Papers presented by Marina Moskowitz since 2019
2023 Detroit, MI, United States
"Broadcasting Seeds on the American Landscape"
Marina Moskowitz, University of Wisconsin, Madison
“Having embarked on a large scale in the seeds-man's business (so extensively and broadcast, indeed, that at length my seeds were distributed through all the Eastern and Northern States and even fell into the far soil of Missouri and the Carolinas), the demand for paper at my place became so great, that the expenditure soon amounted to a most important item in the general account.” Herman Melville, “The Tartarus of Maids,” 1855 When Melville’s narrator describes the scale of his commercial communications, he deploys the multiple meanings of “broadcast” that rhetorically underpin the history of seed selling. The word, of course, has its origins in the scattering of seed. Melville’s link between this activity and papermaking was no accident. If seeds were objects of commodification, print was the mechanism for this process. Though of course all nineteenth-century business benefited from advances in print technology, this paper argues that there was a special relationship between the rise of American horticulture and the proliferation of print and visual culture. Trained as printers, several early seed sellers published their own catalogues, gardening manuals, and illustrated envelopes, while the larger seed companies, including Burpee and Vick, operated on-site printing works to produce marketing materials. Drawing on such ephemera, this paper will explore how the distribution of knowledge undergirded the distribution of seeds, and specifically how communication technologies afforded a glimpse of the physical development that seeds would bring to the American landscape. By providing consumers enough horticultural knowledge that they might appreciate the botanical work of improvement promised by the myriad varieties of plants for sale, the printed page offered seed men an instrument for cultivating an assigned exchange value, or price, that transformed their wares into profitable commodities.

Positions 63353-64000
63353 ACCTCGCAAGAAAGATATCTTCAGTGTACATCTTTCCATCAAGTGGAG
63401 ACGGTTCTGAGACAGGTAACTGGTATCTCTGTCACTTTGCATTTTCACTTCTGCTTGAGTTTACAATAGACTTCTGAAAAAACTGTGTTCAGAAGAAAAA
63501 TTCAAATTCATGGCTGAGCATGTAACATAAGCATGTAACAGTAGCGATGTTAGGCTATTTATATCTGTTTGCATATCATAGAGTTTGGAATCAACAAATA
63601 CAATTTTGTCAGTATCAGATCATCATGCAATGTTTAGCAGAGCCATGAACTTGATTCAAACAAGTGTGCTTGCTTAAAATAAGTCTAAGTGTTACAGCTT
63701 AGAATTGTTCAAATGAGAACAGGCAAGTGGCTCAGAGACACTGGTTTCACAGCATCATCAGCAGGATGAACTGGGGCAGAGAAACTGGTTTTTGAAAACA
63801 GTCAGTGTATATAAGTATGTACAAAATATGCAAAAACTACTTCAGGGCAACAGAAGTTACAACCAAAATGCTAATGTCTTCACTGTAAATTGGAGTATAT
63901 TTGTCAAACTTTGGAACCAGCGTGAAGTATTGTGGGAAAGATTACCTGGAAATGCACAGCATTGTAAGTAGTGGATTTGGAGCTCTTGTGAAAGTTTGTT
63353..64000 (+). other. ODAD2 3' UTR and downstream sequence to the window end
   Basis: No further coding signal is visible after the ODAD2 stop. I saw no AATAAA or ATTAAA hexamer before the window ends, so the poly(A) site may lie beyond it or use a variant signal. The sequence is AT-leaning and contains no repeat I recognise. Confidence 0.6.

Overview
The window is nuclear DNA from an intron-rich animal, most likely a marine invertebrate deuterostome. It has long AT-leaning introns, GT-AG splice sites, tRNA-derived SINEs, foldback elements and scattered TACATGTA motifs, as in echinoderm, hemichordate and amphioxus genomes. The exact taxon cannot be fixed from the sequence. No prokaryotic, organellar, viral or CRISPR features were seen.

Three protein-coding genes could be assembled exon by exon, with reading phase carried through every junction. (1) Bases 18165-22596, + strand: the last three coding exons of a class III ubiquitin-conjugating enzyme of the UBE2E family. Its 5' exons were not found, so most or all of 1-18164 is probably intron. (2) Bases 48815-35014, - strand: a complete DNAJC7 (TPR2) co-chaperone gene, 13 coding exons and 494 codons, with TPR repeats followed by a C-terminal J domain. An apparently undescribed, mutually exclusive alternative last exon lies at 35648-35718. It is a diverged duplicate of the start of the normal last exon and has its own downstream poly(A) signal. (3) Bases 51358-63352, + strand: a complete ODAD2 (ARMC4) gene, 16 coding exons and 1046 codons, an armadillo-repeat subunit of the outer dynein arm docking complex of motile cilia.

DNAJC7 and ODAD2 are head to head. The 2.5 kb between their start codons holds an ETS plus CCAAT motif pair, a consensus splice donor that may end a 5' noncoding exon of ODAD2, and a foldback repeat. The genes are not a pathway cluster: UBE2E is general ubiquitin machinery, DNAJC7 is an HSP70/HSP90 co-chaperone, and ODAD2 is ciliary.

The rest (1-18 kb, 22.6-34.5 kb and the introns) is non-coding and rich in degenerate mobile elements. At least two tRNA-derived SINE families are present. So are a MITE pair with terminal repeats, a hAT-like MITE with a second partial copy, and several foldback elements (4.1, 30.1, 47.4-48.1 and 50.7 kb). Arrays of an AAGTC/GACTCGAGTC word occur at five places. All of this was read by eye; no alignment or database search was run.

2020 Charlotte, North Carolina
Marina Moskowitz, University of Wisconsin-Madison
This proposal is for a roundtable; while each participant will introduce their own perspective on the topic, we will not give papers. Please see panel description for further details.